Dutch news in brief, Thursday 16 July 2009
Read the roundup of today's Dutch press from Radio Netherlands.
Plan to freezing human egg cells provokes opposition
All papers report plans by Amsterdam’s AMC hospital to freeze human egg cells so women can have the option of becoming mothers up to the age of 50.
Trouw reports there is serious opposition to the idea as doctors and the public criticise using medical techniques to deal with a growing social problem.
Some women want to put off being mothers either because of career considerations or the lack of a partner.
“The health service is there to cure faults in nature, not to make it possible to go against nature,” said one Christian Democrat MP.
A gynaecologist described the technique as experimental and said that “little is known about the consequences for the children born from such procedures”.
However, she thinks it should be limited to “women who for medical reasons have no other options”.
However, according to NRC Handelsblad, the head of the AMC team said egg cell freezing is no longer experimental.
Nrc.next points out the technique is normal abroad and quotes the Egg Freezing Centre: “So far about a thousand babies have been born around the world from frozen egg cells.”
A professor of biomedical ethics interviewed by Trouw added: “If a woman of 50 is in good condition, she’ll have a long life expectancy,” he argued. “Physically, such a woman should be able to manage pregnancy well.”
Confusion surrounds Dutch PM’s comments on Guantanamo Bay prisoners
De Volkskrant picks up on the apparent confusion surrounding Prime Minister Jan Peter Balkenende’s comments to US President Barack Obama that the Netherlands would consider accepting Guantanamo Bay prisoners.
Despite the PM’s comments, Foreign Minister Maxime Verhagen said the matter has not been discussed within the government, while Justice Minister Ernst Hirsch Ballin wants to be able to consider the dossiers of all prisoners coming to the Netherlands.
In response, an opposition conservative VVD MP concluded the three ministers have differing views on the subject. He also pointed out that other countries have already made firm offers to take ex-inmates of Guantanamo and will have first choice about whom they accept.
Meanwhile, a Christian Democrat MP believes Balkenende said nothing new in Washington: “It’s not a question of ‘OK, we’ll take 20’. This sort of thing should be sorted out through Europe. America is and will remain primarily responsible for the detainees.”
Can journalists be bugged?
De Telegraaf seeks an injunction Thursday to stop the AIVD intelligence service from listening in on telephone calls made by its staff.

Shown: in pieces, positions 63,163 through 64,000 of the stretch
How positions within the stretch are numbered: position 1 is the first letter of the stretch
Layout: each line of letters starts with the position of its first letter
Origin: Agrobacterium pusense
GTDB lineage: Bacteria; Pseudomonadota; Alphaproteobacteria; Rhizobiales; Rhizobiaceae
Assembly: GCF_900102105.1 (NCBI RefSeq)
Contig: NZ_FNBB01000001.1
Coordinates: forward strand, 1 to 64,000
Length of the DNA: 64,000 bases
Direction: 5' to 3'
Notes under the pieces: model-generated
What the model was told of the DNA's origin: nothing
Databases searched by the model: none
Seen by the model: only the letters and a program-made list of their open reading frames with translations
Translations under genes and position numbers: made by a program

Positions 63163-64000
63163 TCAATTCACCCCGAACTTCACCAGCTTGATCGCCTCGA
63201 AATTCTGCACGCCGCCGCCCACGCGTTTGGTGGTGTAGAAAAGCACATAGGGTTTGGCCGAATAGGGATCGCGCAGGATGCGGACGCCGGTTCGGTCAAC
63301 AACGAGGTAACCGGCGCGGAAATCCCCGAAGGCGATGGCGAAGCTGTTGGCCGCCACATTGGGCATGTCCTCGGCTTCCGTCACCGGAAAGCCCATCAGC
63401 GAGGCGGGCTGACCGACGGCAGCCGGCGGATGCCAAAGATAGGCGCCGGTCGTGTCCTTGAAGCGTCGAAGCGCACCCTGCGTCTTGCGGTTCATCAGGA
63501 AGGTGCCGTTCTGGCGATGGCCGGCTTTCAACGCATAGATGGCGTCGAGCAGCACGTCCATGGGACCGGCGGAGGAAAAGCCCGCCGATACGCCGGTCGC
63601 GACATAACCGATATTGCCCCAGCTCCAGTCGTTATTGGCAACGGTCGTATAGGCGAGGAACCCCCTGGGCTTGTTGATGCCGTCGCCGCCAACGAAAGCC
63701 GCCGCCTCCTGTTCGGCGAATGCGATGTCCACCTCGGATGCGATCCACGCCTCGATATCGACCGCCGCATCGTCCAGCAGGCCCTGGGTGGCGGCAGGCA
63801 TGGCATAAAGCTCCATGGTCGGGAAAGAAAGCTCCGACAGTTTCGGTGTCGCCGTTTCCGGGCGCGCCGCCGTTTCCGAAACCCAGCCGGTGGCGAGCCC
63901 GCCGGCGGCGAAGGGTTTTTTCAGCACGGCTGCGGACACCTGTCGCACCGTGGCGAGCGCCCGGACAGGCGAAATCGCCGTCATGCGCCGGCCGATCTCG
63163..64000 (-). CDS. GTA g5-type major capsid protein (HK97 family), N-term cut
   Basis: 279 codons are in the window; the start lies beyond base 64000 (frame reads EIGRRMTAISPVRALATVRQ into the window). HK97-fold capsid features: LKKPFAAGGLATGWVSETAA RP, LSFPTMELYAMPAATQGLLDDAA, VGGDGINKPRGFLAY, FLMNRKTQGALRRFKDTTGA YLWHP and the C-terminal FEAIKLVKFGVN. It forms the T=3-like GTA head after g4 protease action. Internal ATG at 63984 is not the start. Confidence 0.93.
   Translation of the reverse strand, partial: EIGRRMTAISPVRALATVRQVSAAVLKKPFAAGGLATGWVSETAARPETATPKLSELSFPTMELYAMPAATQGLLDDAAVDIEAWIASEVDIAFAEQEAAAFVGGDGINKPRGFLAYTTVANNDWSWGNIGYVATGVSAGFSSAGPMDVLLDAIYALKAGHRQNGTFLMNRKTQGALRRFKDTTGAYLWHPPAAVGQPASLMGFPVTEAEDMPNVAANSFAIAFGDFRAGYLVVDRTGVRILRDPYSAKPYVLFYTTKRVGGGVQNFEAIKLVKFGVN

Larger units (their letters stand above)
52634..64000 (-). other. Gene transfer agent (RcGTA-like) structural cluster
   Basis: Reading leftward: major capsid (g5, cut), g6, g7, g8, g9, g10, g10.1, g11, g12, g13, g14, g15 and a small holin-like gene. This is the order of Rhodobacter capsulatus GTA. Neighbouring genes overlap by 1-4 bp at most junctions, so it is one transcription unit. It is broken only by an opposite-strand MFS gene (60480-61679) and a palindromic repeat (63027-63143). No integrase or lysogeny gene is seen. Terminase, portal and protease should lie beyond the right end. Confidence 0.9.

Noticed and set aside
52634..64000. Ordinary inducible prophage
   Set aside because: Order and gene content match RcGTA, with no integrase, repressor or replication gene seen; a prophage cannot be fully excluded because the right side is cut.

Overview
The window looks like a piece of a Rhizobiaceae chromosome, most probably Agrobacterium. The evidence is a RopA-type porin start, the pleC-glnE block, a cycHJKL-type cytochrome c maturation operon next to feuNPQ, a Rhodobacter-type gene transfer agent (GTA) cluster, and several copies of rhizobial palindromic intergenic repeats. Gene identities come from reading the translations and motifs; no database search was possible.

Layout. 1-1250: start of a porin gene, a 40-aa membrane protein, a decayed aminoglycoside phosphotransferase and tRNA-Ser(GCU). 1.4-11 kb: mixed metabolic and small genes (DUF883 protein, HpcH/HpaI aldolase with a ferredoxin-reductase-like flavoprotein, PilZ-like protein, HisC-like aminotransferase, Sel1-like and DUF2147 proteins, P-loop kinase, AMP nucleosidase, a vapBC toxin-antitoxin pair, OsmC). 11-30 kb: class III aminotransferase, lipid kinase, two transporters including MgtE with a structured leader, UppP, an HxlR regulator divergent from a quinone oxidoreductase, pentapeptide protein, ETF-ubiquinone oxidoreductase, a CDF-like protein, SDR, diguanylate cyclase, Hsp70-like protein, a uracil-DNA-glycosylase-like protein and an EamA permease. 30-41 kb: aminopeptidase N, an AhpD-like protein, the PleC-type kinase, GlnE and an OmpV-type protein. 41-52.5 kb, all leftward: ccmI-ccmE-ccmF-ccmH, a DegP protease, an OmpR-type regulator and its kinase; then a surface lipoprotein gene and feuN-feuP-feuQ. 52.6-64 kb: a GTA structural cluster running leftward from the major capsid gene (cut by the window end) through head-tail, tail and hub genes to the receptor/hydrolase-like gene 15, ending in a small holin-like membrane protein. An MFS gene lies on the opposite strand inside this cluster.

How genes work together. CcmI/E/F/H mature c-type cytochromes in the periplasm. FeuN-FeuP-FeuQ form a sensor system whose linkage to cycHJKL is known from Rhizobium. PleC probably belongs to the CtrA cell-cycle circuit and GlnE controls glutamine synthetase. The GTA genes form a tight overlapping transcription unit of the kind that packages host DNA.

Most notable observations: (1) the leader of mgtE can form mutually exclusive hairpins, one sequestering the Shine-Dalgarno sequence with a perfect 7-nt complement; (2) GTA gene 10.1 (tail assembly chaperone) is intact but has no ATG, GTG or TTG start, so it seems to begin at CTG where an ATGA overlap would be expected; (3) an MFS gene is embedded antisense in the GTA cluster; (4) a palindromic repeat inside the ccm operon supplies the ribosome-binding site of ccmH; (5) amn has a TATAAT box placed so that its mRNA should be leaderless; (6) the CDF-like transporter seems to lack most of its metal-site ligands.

Two former AIVD workers are suspected of passing on secret information containing intelligence reports on Iraqi weapons of mass destruction and security around the Dalai Lama’s recent visit to the Netherlands to the paper .
The AIVD has apparently been bugging the journalists to get prosecution evidence.
“It’s a serious breach of the protection of journalistic sources,” said the NVJ (Dutch Journalists’ Union).
It is generally agreed that reporters’ sources should be protected except in very serious cases where state security is at stake.
In a twist to the case, media reports Wednesday asserted the former AIVD staff at the centre of the case had tried to sell information to others besides De Telegraaf.
Lorry thefts up 40 percent
The AD shocks us with news that official figures show the theft of lorries and their cargoes was up 40 percent in the first quarter of 2009 compared with the same period in 2008.
It appears gangs from eastern Europe are mainly responsible for the heists, which already cost the transport sector EUR 330 million in 2008.
“It’s a big problem,” warned a sector spokesman. “The thieves are becoming more violent. Drivers are sometimes tied up, beaten and even knocked out with some kind of gas.”
Ministers up the ante on swine flu
De Telegraaf reports the Dutch government is taking more precautions against swine flu, which is expected to hit the Netherlands in earnest in the autumn.
Employers are being told staff displaying flu-like symptoms should be immediately sent home (to avoid infecting their colleagues) and that their GPs should be warned.
The paper lists the symptoms of swine flu as a temperature of 38 degrees Celsius or above and problems such as sneezing.
A KLM spokeswoman said cabin staff will be informed immediately if a passenger has the flu.
Meanwhile, the paper says a major supermarket chain has ordered its staff to keep to the letter of its hygiene regulations.
Radio Netherlands / Mike Wilcox / Expatica